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Infestation: International Horror Hotel Film Festival 2019 – Movie Reviews

International Horror Hotel Film Festival 2019 Reviews

Infestation: International Horror Hotel Film Festival 2019 – Movie Reviews

The International Horror Hotel Film Festival and Convention has come and gone. Fun people, screaming contests, lectures, and cool stuff to buy were all to be had. But the most important element was, of course, the movies!  So behold, below are three of the films that were presented.

Revenge of the Slasher

This horror-comedy short by Julian Hoffman is an inverse of the traditional 80’s slasher. The beginning takes place with the female virginal hero triumphing over the killer. However, we then witness the aftermath which takes a unique turn by following the arc of the killer. There are themes of romance and drama but it’s mostly a meta horror-comedy.

These types of films always play well with festivals since there are so many jokes that horror fans will understand. Unfortunately, this theme does become a problem as the movie goes on. Meta-joke after meta-joke and it loses its charm very quickly. To the movie’s benefit, there are more than just those segments as there quite a few funny sight gags and some humorous dialogue, most notably the montage sequence which I won’t spoil but was laugh out loud funny.

As regards to film making, there are some nice cinematic drone shots showcasing the setting but overall it was just okay. The same goes for the acting with the exception of the killer. He does a fantastic job of conveying various ideas without any dialogue. His gestures are very emotive and he also has some funny moments with physical comedy. One aspect that was really surprising was the score. It was a mixture of classic 80’s synth style with some new indie music sound which gave it a past meets the present feel.

While being obnoxious at times, Revenge of the Slasher is still an enjoyable romp through the 80’s slasher genre. The humor hits its mark pretty often and the premise could lead to an interesting feature version.

Human Resources

This horror-comedy short by co-directors Jason Klingensmith and Vernard Adams is about a group of disgruntled employees who are offered the opportunity to murder their malevolent human resources manager. The story takes an interesting approach by becoming more surreal as it progresses. In the beginning, we see a montage of the aforementioned manager conducting horrendous offenses. We then see the employees complaining at a bar and their stories become even wilder. While the scenes of the manager’s escapades seem outlandish enough, the story advances to even more fantastical levels with the introduction of the “Bar Hag”. This character adds an intriguing element to the movie and even has an entertaining visual gag.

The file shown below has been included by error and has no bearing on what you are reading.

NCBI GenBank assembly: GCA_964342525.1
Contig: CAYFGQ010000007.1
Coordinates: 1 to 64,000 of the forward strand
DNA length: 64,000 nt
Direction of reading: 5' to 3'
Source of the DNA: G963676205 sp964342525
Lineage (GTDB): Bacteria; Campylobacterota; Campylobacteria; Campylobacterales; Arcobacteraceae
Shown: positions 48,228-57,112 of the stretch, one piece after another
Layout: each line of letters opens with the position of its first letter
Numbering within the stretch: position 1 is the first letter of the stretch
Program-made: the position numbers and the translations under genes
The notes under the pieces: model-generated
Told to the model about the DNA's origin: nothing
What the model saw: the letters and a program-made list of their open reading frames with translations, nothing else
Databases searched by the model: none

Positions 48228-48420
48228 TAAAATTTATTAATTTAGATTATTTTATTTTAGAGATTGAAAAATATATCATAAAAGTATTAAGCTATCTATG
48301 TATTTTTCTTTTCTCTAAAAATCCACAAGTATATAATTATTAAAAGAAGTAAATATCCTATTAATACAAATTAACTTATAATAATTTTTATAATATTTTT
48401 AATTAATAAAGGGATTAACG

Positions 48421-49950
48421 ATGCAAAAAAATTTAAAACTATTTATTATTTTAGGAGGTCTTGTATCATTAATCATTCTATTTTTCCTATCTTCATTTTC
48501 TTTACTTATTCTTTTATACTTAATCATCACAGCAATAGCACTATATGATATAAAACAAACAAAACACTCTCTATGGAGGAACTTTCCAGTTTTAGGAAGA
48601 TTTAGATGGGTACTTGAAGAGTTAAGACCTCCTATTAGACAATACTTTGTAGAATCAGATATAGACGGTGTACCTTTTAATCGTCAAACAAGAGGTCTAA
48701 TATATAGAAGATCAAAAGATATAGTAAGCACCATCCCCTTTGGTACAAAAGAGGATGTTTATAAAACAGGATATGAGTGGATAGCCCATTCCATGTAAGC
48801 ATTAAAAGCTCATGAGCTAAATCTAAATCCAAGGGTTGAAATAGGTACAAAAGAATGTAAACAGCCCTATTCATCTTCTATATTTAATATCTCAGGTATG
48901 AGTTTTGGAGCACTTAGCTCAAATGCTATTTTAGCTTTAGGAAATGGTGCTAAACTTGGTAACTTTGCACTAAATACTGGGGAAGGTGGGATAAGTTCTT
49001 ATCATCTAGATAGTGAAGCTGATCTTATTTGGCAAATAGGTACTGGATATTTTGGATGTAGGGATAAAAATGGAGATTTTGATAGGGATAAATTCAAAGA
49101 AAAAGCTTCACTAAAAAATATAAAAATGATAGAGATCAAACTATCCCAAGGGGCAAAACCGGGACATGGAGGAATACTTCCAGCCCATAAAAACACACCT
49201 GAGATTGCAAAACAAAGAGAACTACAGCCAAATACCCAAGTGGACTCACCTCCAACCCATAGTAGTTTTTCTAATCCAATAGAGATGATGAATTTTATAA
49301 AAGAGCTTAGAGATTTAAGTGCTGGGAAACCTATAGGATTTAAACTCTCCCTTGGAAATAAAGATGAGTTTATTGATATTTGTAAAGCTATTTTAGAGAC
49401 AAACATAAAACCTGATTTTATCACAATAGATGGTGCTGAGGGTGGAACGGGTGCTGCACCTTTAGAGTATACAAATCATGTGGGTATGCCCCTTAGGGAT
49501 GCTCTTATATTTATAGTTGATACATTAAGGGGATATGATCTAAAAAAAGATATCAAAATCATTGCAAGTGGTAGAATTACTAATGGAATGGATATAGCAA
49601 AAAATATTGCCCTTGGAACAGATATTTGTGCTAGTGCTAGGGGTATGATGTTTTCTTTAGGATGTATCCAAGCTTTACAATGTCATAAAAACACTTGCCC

Unfortunately, it was at this moment that the film became a little uneven. While most of the jokes landed early on, this scene lasted much too long. On the other hand, there were other scenes that needed more context. There is a sequence where some of the characters reminisce about how they attained some items but we don’t see every story.

Additionally, there was also some sloppy direction. There were shots with strange angles and there was even a moment when we see the light from the camera. The acting was also a little weak but not terrible. Even with these complaints, the movie is still enjoyable because it has a premise that anyone who has worked in an office understands. Combine that aspect with the fantastical elements and you have something special.



By far the apex of what I saw at the festival is the new film by Timothy Troy. It is a sci-fi horror about some scientists who are trying to contend with a virus that has infected their sophisticated computer program. Like his previous film Ding Dong, this movie has great production quality with crisp focus and vibrant lighting. Red is a prominent color, all the way from the blood to the luminescent tubes connecting the various computers. The performances overall are solid and they get better as the film progresses and becomes more intense.

The main issue is with the script as the story is a little muddled. While Abi is a short, it still feels as though it’s missing an introductory scene that would help establish the world. Instead, we are presented with awkward expository dialogue that only gives us the bare minimum of understanding the scenario. The story does take some interesting turns but with the quick pace of the plot, we never have the time to assimilate.

Screenplay quirks aside, the film succeeds in its suspense-filled action. While there is plenty of blood, it never goes over the top with the gore. Instead, we are more focused on the motivations of the characters and their corresponding actions. The premise of the movie is interesting and cerebral. To the very end, you are engaged and definitely won’t be disappointed.

The International Horror Hotel Film Festival took place from June 6th to the 9th at the Norwood Inn in Hudson, Ohio. It is an annual event where filmmakers and fans can network, attend lectures, take part in contests, and enjoy horror films. If you enjoy other movie genres, then you should check out The International Indie Film Gathering Film Festival. It will commence at the Holiday Inn in Mentor, Ohio from August 8th to the 11th.